Horror & Dark Fantasy

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Podcasts

Produced by Skyboat Media, and under the direction of Grammy and Audie award-winning narrator and producer Stefan Rudnicki, our podcast features audiobook-style recordings of two of the four stories we publish each month in Nightmare, released more or less on a weekly basis. To subscribe (free!) to the podcast, you'll either need our podcast RSS feed and put that into your favorite podcast client, or you can just subscribe via iTunes.

 

 

Fiction

Concerning the Upstairs Bathroom

Congratulations on the purchase of your new home! I’m sorry to inform you I was not very upfront with the terms of sale and would feel guilty if I didn’t leave at least this letter in forewarning. You might have wondered why it was listed so cheaply or why, beyond a lawyer’s details, there wasn’t a name on the seller’s side of the contract. You might have dismissed these anomalies because the patio is so nice (the jasmine over the pergola smells lovely in spring).

Fiction

The Gold Coin

She remembered the day Sophie’s grandmother told her about the gold coin. The gold coin existed only if you were paying attention. It existed only during certain times of the day. Above all, it existed only in Mrs. Meecham’s living room, next to the sofa covered with quilts, near the stairs that would lead you to the rooms above. On one of the walls in the living room, there was a small stained-glass window forming the image of a benevolent lady sitting by a garden.

Fiction

The Arm Ouroboros

I take the hammer in my right hand and raise it up over my head to bring down, screaming, against the left hand I have placed flat on the tabletop. My knuckles do not break. My skin does not tear. I do not scream in agony. Instead, my left hand flattens like soft rubber, the imprint of the hammer’s head clearly visible in what is supposed to be human flesh. The sight is worse than any pain could possibly be.

Fiction

Every Atom Belonging to Me as Good Belongs to You

We came down to Independence in the afternoon. The sky as we descended was white, gray, pink smeared on a dirty canvas. I had the sense—because that morning we had been very high, above 13,000 feet, and everything had been very still as we balanced on hard, flat, brown rocks—that we were walking through the sky, and that we might come down from the sky painted white, and gray, and pink, ourselves.

Fiction

What the Dead Birds Taught Me

The first time I saw him, I was crouched in a ditch by the highway, lancet poised, holding a crumbly-paged book open to the words to reanimate a dead owl. Anne leaned against our dad’s old car on the shoulder, just a few feet past the impromptu memorial some of Mom and Dad’s students had put up. The flowers were wilting and the photos were fading, just like our parents’ ghosts in the ditch where they’d died. I walked all up and down it, grasses itching at my legs despite my jeans.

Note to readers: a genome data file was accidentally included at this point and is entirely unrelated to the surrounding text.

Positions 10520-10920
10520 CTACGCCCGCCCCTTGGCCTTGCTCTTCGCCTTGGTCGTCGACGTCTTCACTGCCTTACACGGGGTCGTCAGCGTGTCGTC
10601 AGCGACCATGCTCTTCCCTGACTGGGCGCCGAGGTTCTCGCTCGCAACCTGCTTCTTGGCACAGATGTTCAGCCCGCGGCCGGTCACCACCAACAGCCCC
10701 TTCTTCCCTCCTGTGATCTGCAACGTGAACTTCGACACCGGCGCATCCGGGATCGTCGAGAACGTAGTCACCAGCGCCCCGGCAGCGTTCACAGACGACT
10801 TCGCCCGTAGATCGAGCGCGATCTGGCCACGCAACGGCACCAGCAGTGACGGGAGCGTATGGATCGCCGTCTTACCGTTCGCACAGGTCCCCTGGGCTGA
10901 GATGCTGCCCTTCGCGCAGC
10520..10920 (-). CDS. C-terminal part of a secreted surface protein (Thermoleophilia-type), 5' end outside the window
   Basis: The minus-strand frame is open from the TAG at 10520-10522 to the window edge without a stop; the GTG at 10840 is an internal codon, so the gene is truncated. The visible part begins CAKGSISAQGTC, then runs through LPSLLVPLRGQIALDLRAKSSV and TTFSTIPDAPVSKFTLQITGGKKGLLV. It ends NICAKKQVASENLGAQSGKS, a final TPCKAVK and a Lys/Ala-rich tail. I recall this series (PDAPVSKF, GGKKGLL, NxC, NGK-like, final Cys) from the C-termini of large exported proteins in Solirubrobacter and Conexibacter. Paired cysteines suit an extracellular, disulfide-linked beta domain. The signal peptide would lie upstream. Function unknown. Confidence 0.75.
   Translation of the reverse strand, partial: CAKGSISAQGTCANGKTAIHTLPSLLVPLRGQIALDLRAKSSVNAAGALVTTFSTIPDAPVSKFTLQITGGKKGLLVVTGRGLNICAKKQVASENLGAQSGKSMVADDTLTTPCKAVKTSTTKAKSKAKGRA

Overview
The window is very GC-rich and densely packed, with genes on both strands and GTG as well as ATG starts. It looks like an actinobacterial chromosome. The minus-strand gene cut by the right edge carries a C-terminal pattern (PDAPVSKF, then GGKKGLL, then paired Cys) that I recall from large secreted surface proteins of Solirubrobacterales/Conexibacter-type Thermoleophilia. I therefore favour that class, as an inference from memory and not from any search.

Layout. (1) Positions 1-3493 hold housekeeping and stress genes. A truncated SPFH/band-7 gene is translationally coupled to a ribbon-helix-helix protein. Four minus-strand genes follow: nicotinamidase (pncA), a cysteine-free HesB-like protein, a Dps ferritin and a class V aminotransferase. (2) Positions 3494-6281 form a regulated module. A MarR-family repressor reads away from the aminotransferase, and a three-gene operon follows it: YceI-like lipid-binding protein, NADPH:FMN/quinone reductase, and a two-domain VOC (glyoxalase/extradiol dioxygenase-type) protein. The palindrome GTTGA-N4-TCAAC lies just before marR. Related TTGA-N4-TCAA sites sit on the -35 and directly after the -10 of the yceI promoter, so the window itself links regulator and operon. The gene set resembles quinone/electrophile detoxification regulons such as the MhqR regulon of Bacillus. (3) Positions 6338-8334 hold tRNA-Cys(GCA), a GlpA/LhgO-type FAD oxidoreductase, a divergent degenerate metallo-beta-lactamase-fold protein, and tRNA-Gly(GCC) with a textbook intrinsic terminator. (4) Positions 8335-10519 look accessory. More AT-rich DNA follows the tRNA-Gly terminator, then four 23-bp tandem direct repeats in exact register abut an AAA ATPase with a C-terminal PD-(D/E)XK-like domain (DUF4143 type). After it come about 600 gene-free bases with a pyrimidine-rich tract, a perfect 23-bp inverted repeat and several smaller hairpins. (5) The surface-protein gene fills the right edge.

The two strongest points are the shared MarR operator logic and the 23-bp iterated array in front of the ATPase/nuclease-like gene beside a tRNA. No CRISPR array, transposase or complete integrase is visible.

Fiction

The Closet Game

You know the game, don’t you? All you need is a closet, and a book of matches—and a willing participant. Not much to it, considering. Jesse first heard about it at twelve from his older sister, after she came home drunk from a party and was trying hard to scare him. Sleepover shenanigans when you lacked a Ouija board, bullshit kid stuff, he knew that much. A game of pretend. Still, she managed to strike a nerve. You can open a door to another dimension, she whispered across the kitchen table.

Fiction

Dr. Wasp and Hornet Holmes

Dr. Wasp and Hornet Holmes were gathering nectar one day when Holmes made a startling observation. “The Queen has been behaving rather oddly in recent days,” she said. Dr. Wasp pulled her proboscis from the flower and regarded Holmes with surprise. “However do you mean?” she said. “Do you ever feel that not all is as it seems?” Holmes said. “That what we see is illusory, that dark forces move unseen behind the bright façade of the world?”

Fiction

The Last of the Juggalos

My grandfather was a clown prophet. I mean he was a clown. A literal clown. He wore clown makeup. And he foretold the end. Accurately. John, the Puranas, Snorri Sturluson, Nostradamus, any of those apocalypse writers—they didn’t know shit. The guy who really knew the magic, the guy who really knew about how the end of the world would come, was my grandfather.

Fiction

Esther (1855)

The Saints saw nothing but rock and scrub, the one lone Joshua tree dead, its arms defeated. They traveled by wagon, the four still alive, their clothes stiff with their own stink and with the smell of dirt. The dead they buried or thought they buried along the way. The animals gone, all but one, and that one fading. They tied casks to the wagon, dragged the wagon themselves, the wagon lighter now because mostly empty.

Fiction

And All Their Silent Roars

“But why?” Charlotte whined. In the front seat, our mother consulted the map. “I’m not going to keep answering that.” Anyone who’d come within shouting distance of our old house the week before could have done it for her, given how often it had been repeated. Mom’s office was moving her to Binghamton, and Dad had found a new firm there, so that was that.